Name of the Day: Gloria

When Lola suggested we consider Gloriana, we were intrigued. And we agreed to research, but with the caveat that we’d likely end up making Gloria our Name of the Day.

She sounds like she could be as ancient as Julia, but in fact, Gloria is a fairly recent innovation. And, believe it or not, the elaboration predates the simpler form by centuries. Read on for this name’s interesting tale.

Once we found Gloria extravagantly Catholic. After all Gloria in Excelsis Deo, the Latin for Glory to God in the Highest, is heard at every mass. Vivaldi is among several composers who have set the Gloria to music. Back in 1981, U2 recorded their single Gloria, and Bono sang the Latin phrase Gloria in te Domine – Glory in you, Lord. It’s easy to mistake it for an intensely religious appellation.

But Gloria’s popularity is a purely secular phenomenon. The Latin gloria translates to glory: great praise, honor, magnificence, splendor. The word is in use in English as early as 1300, though it may have sometimes carried an undercurrent of braggadocio. But despite the term’s widespread use, it was not adopted as a feminine given name.

Instead, we find the first use of Gloriana in Edmund Spenser’s The Faerie Queen, his 1590 epic poem. Gloriana represents Queen Elizabeth, and it is said that following England’s defeat of the Spanish Armada, troops greeted their monarch chanting “Gloriana, Gloriana, Gloriana.” Plenty of biographies and documentaries use the name, too. One assumes that a mere mortal would’ve found Gloriana a presumptuous name to bestow on a daughter, and it does not appear to have been used as a given name in the Elizabethan era, or the years following.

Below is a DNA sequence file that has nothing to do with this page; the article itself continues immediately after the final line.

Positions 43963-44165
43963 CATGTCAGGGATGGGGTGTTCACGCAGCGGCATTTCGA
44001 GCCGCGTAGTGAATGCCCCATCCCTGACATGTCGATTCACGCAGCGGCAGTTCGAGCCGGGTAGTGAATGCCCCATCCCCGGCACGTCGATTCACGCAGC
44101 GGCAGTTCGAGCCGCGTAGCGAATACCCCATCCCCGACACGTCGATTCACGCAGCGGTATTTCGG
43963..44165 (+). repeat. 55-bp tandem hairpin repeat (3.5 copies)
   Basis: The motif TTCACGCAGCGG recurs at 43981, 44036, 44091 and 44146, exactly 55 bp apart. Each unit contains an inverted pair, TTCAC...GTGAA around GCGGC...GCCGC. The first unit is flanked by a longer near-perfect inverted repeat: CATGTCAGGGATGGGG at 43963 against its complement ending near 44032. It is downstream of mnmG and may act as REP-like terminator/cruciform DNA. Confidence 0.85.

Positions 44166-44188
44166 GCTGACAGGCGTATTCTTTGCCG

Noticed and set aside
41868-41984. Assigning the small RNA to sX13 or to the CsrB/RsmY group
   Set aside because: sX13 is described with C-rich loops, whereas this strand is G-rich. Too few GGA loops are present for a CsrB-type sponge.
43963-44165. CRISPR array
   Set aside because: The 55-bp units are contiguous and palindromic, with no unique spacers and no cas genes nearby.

It’s a bit of a mystery when Gloria was first used as a given name. In the US, she briefly charted in the Top 1000 in 1881. Census records confirm that Gloria and Gloriana were both used sparingly in this era. But it wasn’t until 1891, when E.D.E.N. Southworth chose the name for the title character of her novel that it began to attract serious attention. (Southworth may be obscure today, but she was among the most widely read authors of the era.) In 1897, George Bernard Shaw chose Gloria for the headstrong and modern oldest daughter in his play You Never Can Tell.

Gloria was the Madison of her day. From obscurity, she entered the rankings at #526 in 1900 and quickly became one of the most common given names for girls – a Top 100 choice from 1922 to 1963, peaking at #20 in 1925 and 1926.

Silent film star Gloria Swanson lends a bit of Hollywood glam. The Oscar-nominated actress is best remembered for her role in 1950’s Sunset Boulevard, where she played, appropriately, an aging silent film star. She goes mad, and the movie ends on the memorable line, “Alright, Mr. DeMille, I’m ready for my close-up.”

There’s also feminist and journalist Gloria Steinem and singers Gloria Estefan and Gloria “I Will Survive” Gaynor. And, of course, Gloria was Archie Bunker’s daughter on All In the Family. Perhaps that’s why we think of this as a Baby Boomer name, and consign her to obscurity along with Linda and Barbara, Karen and Carol. Today, the name languishes at #449.